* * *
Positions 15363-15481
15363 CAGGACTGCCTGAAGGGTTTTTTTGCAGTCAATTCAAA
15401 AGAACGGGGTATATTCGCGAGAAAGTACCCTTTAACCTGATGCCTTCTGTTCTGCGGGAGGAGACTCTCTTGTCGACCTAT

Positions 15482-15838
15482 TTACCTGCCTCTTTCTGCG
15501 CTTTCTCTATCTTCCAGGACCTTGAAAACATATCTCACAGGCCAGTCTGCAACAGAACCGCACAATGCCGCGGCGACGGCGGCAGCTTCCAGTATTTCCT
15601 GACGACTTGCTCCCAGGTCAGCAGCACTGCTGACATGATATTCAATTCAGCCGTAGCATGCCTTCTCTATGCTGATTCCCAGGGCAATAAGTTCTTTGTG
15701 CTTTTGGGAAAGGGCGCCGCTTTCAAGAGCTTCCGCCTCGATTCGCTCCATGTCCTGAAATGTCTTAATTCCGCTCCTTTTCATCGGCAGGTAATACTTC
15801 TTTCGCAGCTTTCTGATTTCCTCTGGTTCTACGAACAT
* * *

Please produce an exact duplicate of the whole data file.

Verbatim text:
Positions 15363-15481
15363 CAGGACTGCCTGAAGGGTTTTTTTGCAGTCAATTCAAA
15401 AGAACGGGGTATATTCGCGAGAAAGTACCCTTTAACCTGATGCCTTCTGTTCTGCGGGAGGAGACTCTCTTGTCGACCTAT

Positions 15482-15838
15482 TTACCTGCCTCTTTCTGCG
15501 CTTTCTCTATCTTCCAGGACCTTGAAAACATATCTCACAGGCCAGTCTGCAACAGAACCGCACAATGCCGCGGCGACGGCGGCAGCTTCCAGTATTTCCT
15601 GACGACTTGCTCCCAGGTCAGCAGCACTGCTGACATGATATTCAATTCAGCCGTAGCATGCCTTCTCTATGCTGATTCCCAGGGCAATAAGTTCTTTGTG
15701 CTTTTGGGAAAGGGCGCCGCTTTCAAGAGCTTCCGCCTCGATTCGCTCCATGTCCTGAAATGTCTTAATTCCGCTCCTTTTCATCGGCAGGTAATACTTC
15801 TTTCGCAGCTTTCTGATTTCCTCTGGTTCTACGAACAT